Referring now to FIGS. 7 and 8, a second embodiment of a curb-climbing wheelchair 700 of the present invention is shown. The wheelchair 700 has a pair of drive wheels 702 and 704, front casters 706 and 708, rear caster 710, and front riggings 712 and 714. As in wheelchair 100, the front riggings 712 and 714 include footrests 716 and 718 for supporting the feet of a passenger. The front riggings 712 and 714 are preferably mounted so as to be able to swing away from the shown center position to the sides of the wheelchair. Additionally, footrests 716 and 718 can swing from the shown horizontal-down position to a vertical-up position thereby providing relatively unobstructed access to the front of the wheelchair.

The wheelchair 700 further includes a chair 720 having a seat portion 722 and a back portion 724 for comfortably seating a passenger. Chair 720 is adjustably mounted to frame 742 (see FIG. 8) so as to be able to move forward and backward on frame 742, thereby adjusting the passenger's weight distribution and center of gravity relative to the wheelchair. As in wheelchair 100, chair 720 is preferably positioned such that a substantial portion of the wheelchair's weight when loaded with a passenger is evenly distributed between drive wheels 702 and 704. For example, the preferred weight distribution of wheelchair 700 when loaded with a passenger should be between 80% to 95% (or higher) on drive wheels 702 and 704. The remainder of the weight being distributed between the rear and front casters. Armrests 726 and 728 are also provided for resting the arms of a passenger or assisting a passenger in seating and unseating from chair 720.

The wheelchair 700 is preferably powered by one or more batteries 730, which reside beneath the chair 720 and in-between drive wheels 702 and 704. A pair of drive motors 736 and 738 (see FIG. 8) are used to power drive wheels 702 and 704. Drive motors 736 and 738 are preferably brushless, gearless, direct-drive motors with their rotors either internal or external to their stators. Drive motors 736 and 738 also each include a fail-safe braking mechanism that includes a manual release mechanism (not shown). A control system and controller (not shown) interface batteries 730 to drive motors 736 and 738 so as to allow a passenger to control the operation of the wheelchair 700. Such operation includes directing the wheelchair's acceleration, deceleration, velocity, braking, direction of travel, etc.

Front casters 706 and 708 are attached to pivot arms 732 and 734, respectively. Rear caster 710 is attached to rear caster arms 740A and 740B (see FIG. 8). While only one rear caster is shown, it should be understood that in the alternative two or more rear casters can also be provided. As will be described in more detail, pivot arms 732 and 734 are pivotally coupled to frame 742 for curb-climbing and descending, while rear caster arm 740A and 740B are rigidly coupled to frame 742.

The suspension and drive components of wheelchair 700 are further illustrated in the exploded prospective view of FIG. 9A. More specifically, pivot arm 732 has a base portion 906, an angled portion 902 extending therefrom, and a motor mount bracket 910. The distal end of angled portion 902 includes a front swivel assembly 904 that interfaces with front caster 706. Base portion 706 has a portion including a hole 905 for pivot pin 922 and associated sleeve fittings.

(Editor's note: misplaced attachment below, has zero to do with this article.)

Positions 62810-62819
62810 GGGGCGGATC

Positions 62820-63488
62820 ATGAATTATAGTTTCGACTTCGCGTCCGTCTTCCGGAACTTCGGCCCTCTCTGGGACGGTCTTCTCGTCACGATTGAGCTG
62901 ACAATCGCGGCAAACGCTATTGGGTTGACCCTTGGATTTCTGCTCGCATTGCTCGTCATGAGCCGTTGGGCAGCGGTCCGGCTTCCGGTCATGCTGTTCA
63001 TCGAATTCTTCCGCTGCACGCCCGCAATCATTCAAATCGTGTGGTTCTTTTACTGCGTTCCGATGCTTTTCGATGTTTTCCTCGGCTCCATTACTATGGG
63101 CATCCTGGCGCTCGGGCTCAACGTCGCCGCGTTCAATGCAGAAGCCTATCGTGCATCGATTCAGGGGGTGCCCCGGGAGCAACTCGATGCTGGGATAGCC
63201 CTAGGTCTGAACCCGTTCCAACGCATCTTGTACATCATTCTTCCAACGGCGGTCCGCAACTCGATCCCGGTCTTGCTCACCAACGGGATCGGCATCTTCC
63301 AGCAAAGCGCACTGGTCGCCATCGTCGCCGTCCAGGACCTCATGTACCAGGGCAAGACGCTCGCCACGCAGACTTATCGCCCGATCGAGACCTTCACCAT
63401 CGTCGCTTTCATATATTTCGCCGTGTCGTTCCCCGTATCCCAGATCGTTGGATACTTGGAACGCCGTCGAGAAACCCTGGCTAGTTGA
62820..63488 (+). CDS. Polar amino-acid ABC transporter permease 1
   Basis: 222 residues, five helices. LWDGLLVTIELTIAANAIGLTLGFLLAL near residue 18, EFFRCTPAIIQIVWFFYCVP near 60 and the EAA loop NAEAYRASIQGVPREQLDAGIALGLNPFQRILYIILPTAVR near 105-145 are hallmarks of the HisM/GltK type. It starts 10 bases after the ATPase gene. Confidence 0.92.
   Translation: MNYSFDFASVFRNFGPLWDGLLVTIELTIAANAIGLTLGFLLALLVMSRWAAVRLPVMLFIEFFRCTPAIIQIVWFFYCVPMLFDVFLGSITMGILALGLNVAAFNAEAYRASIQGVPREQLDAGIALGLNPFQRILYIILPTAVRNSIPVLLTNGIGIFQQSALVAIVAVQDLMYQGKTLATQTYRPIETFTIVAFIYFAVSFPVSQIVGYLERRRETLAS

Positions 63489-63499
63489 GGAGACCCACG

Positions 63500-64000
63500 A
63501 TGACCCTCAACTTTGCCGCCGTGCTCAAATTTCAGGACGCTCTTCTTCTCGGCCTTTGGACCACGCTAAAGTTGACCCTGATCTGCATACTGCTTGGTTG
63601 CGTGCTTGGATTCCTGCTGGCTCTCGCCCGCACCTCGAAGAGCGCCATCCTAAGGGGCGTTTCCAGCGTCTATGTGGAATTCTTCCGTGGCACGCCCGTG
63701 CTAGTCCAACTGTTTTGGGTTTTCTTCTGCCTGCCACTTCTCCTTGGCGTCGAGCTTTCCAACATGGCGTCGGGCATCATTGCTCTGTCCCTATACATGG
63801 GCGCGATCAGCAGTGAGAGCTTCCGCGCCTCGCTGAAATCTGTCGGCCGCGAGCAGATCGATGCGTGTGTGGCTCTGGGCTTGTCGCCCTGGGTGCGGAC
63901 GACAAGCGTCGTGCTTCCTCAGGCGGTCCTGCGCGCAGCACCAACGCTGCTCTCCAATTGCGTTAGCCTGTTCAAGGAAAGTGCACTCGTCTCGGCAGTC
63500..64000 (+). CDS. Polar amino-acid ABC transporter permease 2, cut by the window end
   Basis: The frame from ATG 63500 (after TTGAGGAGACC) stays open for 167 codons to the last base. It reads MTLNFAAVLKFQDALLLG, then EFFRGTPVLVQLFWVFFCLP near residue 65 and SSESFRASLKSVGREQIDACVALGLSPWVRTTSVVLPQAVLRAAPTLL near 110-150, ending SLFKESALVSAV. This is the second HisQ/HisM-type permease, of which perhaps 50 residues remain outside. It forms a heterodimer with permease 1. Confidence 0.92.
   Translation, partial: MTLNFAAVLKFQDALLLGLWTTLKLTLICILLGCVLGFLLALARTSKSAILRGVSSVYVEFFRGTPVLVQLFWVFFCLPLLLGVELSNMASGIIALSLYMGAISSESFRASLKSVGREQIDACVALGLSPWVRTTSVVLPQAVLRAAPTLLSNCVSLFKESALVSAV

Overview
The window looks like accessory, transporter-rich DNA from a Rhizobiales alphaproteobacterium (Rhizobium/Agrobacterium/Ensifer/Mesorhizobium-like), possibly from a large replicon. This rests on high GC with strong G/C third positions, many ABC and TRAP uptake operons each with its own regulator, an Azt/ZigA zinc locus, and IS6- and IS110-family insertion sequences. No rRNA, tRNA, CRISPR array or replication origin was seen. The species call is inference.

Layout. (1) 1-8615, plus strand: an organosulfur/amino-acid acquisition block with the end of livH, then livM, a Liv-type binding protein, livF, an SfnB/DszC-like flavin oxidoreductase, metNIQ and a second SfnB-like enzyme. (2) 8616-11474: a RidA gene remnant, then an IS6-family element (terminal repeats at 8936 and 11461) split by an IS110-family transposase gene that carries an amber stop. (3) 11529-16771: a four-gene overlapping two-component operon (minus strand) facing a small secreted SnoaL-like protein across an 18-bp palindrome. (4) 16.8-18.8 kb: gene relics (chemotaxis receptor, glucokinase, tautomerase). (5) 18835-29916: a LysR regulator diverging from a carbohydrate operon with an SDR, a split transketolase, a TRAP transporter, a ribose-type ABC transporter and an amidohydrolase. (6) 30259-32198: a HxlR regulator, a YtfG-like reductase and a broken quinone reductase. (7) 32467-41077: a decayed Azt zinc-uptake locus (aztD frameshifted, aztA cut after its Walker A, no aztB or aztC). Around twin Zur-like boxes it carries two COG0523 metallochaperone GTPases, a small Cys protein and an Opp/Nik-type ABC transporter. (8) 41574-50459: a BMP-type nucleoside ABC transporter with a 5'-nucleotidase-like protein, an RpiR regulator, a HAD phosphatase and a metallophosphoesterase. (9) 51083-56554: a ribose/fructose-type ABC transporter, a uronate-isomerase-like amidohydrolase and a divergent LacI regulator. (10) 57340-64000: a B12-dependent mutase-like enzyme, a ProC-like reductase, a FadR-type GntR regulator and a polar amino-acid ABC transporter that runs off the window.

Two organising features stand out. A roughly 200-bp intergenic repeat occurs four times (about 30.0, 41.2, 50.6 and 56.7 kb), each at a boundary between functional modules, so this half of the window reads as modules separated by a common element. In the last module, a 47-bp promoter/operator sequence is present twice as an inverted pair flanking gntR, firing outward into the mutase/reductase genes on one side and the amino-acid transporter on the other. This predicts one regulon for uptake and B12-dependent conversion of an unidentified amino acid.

The suspension further includes a coupling plate 914 for interfacing front resilient assembly 931 to pivot arm 732. Coupling plate 914 is preferably rigidly affixed to pivot arm 732 via rigid tubular connection 916. Coupling plate 914 has a mounting bracket 918 configured to receive a pivot pin for interfacing to front resilient assembly 931. Configured as such, pivot arm 732 and coupling plate move in unison about pivot pin or bolt 922 subject to the forces and moments generated by front resilient assembly 931 and motor 736. Additionally, the suspension can further include a torsion member (not shown) between pivot arms 732 and 734 similar to the arrangement shown in FIG. 2B.

A resilient suspension member such as spring 920 extends between and is connected at its opposite ends to pivot arm 732 to a motor mount 908. Motor mount 908 has a pivot connection 912 that pivotally couples motor mount bracket 910 to pivot arm 732 and coupling plate 914 via a pivot pin. More specifically, motor mount 908 is pivotally received in a space between motor mount bracket 910 and coupling plate 914. Motor mount 908 further includes holes for fastening motor 136 thereto. Configured as such, motor 736 is pivotally coupled to pivot arm 732, which is itself pivotally coupled to frame 742.

Referring now to FIGS. 9A and 10A, front resilient assembly 931 has a spring 938 that is indirectly coupled to frame 742 and coupling plate 914 via arcuate pivot brackets 932 and 934 and horizontal pivot bracket 936. Arcuate pivot brackets 932 and 934 are generally curved and have holes in their distal portions. The holes are used for securing arcuate pivot brackets 932 and 934 to frame mounting bracket 940 and to horizontal pivot bracket 936 via screws or pins. Spring 938 is coupled to the lower portions of arcuate pivot brackets 932 and 934 proximate to frame mounting bracket 940 and to one of a plurality of points shown between the distal portions of horizontal pivot bracket 936.